provider of abortions, but it says only about 12 percent of
Planned Parenthood patients receive abortions.
Last year, Republicans unsuccessfully tried to end federal
funding for Planned Parenthood, and presumptive Republican
presidential candidate Mitt Romney has vowed to "get rid" of
The issue has not been prominent in the presidential
election campaign, but Mark Jones, chairman of the political
science department at Rice University in Houston, said that
could change in the runup to November.
Romney is fighting an uphill battle to win the votes of
white women, and if Planned Parenthood and others succeed in
convincing women that abortion rights are threatened, he said,
some voters could turn out who otherwise would not vote.
"He's much better off if economic issues are highlighted
rather than social issues," Jones said.
Planned Parenthood and its supporters say the latest assault
threatens to leave low-income people without access to cancer
screenings and birth control. It is fighting back by raising
money, beefing up its legal team and campaigning against state
and federal candidates such as Romney.
The Arizona law challenged by Planned Parenthood on Monday
could mean that almost 3,000 Medicaid patients receiving birth
control and other preventive care at Planned Parenthood will no
longer be eligible, said Howard of Planned Parenthood Arizona,
who is a Republican.
The lawsuit comes less than a week after the Center for
Reproductive Rights and the American Civil Liberties Union in
Phoenix filed a lawsuit challenging another Arizona law that
bans most abortions after 20 weeks of pregnancy. The 20-week
limit is based on controversial research suggesting a fetus
feels pain by that stage of development.
Anti-abortion advocates have long wanted to target Planned
Parenthood, but until recently it was not politically feasible,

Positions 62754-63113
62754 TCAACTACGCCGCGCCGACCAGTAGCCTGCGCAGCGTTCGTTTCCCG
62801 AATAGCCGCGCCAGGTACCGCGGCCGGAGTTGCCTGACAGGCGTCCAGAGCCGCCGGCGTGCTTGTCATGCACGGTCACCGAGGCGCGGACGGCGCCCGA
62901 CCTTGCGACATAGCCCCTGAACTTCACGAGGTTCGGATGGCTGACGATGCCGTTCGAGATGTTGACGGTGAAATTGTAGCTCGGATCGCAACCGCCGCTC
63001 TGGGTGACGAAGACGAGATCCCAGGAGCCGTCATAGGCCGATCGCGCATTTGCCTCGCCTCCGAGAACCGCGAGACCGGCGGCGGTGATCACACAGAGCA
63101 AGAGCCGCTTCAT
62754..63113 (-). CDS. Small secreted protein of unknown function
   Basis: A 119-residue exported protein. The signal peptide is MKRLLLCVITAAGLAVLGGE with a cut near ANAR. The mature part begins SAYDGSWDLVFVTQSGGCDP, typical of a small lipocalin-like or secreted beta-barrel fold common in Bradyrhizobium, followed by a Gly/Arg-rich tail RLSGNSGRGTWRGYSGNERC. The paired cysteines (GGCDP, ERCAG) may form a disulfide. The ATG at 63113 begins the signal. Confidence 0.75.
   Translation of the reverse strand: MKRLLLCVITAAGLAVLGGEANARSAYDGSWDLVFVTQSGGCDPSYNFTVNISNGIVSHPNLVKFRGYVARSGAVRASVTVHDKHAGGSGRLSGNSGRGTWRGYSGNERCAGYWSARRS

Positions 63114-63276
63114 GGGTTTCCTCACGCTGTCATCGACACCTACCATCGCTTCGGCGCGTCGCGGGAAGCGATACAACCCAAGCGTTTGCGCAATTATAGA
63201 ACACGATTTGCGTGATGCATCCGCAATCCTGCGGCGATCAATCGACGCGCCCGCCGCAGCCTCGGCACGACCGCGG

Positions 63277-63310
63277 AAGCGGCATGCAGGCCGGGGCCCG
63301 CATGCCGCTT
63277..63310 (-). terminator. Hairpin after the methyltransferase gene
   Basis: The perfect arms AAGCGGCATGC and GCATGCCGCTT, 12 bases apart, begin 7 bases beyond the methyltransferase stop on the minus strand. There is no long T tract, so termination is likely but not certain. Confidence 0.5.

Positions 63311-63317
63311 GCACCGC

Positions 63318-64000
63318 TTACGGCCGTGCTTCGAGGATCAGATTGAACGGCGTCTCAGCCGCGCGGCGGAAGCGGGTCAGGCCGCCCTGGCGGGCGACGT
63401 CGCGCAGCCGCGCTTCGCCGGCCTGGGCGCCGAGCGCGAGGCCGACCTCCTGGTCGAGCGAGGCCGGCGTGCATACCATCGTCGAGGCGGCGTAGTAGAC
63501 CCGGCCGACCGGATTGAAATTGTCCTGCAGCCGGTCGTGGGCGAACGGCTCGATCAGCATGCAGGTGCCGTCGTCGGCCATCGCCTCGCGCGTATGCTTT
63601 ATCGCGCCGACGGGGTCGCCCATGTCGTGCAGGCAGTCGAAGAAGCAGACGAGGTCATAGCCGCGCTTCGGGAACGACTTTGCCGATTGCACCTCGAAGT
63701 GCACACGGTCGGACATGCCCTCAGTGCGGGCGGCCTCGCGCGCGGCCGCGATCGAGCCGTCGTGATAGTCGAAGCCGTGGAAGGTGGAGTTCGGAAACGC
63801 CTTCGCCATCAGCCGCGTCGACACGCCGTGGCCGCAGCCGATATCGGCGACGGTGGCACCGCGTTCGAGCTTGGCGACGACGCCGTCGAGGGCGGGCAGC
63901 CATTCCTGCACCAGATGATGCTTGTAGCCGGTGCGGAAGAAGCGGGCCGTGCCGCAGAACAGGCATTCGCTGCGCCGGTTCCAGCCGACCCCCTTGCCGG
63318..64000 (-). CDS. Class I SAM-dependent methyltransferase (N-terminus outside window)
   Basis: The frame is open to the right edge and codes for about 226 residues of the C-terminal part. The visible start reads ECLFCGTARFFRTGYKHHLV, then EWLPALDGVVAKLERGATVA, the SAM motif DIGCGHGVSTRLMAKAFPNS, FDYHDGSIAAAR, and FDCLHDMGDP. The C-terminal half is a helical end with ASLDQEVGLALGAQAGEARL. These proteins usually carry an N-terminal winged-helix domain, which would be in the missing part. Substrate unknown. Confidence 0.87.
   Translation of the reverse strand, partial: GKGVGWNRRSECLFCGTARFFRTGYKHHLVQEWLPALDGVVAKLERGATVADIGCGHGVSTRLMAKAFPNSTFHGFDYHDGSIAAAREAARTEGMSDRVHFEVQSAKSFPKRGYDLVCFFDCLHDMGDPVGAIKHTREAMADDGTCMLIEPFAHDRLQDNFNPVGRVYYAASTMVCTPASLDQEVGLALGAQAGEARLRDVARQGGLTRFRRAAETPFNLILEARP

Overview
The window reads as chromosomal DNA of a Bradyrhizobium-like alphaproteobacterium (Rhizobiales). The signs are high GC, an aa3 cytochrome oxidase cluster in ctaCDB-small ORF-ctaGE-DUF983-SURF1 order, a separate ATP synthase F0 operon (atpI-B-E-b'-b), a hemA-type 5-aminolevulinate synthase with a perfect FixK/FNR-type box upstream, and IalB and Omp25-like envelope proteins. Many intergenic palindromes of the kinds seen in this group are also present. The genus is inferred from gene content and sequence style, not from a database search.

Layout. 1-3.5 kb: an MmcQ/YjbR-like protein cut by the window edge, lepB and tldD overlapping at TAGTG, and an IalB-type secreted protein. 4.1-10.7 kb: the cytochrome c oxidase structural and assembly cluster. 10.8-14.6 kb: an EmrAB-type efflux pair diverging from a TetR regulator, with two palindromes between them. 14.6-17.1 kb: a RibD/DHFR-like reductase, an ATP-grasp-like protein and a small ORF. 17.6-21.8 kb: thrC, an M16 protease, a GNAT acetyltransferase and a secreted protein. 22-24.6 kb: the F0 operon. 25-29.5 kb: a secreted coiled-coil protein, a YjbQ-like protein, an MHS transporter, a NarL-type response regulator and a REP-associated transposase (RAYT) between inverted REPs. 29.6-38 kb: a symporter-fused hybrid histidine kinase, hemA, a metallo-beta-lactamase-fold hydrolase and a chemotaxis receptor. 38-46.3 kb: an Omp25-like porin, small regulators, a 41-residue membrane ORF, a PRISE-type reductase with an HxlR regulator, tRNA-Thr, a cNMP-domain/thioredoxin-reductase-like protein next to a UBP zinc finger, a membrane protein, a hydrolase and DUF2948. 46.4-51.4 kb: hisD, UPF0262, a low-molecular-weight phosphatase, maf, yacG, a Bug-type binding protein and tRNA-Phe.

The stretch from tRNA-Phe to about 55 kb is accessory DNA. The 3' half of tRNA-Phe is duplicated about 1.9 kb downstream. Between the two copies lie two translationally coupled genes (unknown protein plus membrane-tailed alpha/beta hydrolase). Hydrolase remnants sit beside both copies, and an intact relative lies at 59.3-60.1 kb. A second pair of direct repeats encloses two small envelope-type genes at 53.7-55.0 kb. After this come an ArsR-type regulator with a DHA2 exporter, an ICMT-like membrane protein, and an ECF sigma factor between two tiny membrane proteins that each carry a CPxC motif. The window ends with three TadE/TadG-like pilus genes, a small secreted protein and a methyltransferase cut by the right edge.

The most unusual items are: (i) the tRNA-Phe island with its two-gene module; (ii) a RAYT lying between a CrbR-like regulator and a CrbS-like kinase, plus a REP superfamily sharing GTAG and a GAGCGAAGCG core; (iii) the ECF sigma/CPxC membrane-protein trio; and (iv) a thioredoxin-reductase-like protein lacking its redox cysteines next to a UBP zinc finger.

said Marjorie Dannenfelser, president of the Susan B. Anthony
List, a Washington, D.C., group that works to elect
"No one wanted to be perceived as being against family
planning," said Dannenfelser, who said her group co-wrote model
state legislation that was the basis for the Arizona law. "Any
effort to defund (Planned Parenthood) was doomed to fail."
That changed in 2010, after anti-abortion Republicans swept
federal and state elections. Richards said Planned Parenthood's
state and federal battles stem from a proposal by U.S.
Representative Mike Pence, an Indiana Republican who last year
spearheaded an unsuccessful effort to strip funding for Planned
Parenthood from the federal budget. Pence is the Republican
nominee for governor of Indiana in the November election.
Pence's proposal followed the release of videos by an
anti-abortion group that showed Planned Parenthood workers
agreeing to help underage prostitutes get abortions. Planned
Parenthood has said the videos were deceptively edited but that
it would retrain its staff.
Pence's campaign made it politically acceptable to attack
Planned Parenthood, Dannenfelser said.
"There was a low rumbling that got louder, there was a
tipping point, and now there is great momentum," she said.
There is momentum on Planned Parenthood's side, too.
In the past year it has gained more than 1.5 million
supporters, financial and otherwise, Richards said.
At the end of May, Planned Parenthood Action Fund announced
its endorsement of Obama and said it would spend more than $1.4
million on an anti-Romney ad campaign.
"We're going to make sure every woman in America knows where
candidates stand," Richards said. "What we have seen
consistently is that when a politician says they're going to get
rid of Planned Parenthood, women don't support them."
During the 2010 election, Planned Parenthood political and
advocacy organizations spent more than $900,000 on federal
elections, mostly through ads benefiting Democrats, according to
the Center for Responsive Politics.
Anti-abortion groups vow to keep the pressure on Planned
Parenthood by scouring state budgets to identify and try to
eliminate tax dollars for the group.
"We're making sure that we've found all the money, and we'll
take it away if there's any left," said Texas Right to Life
(Aditional reporting by David Schwartz; editing by Greg McCune,
Lee Aitken and Douglas Royalty)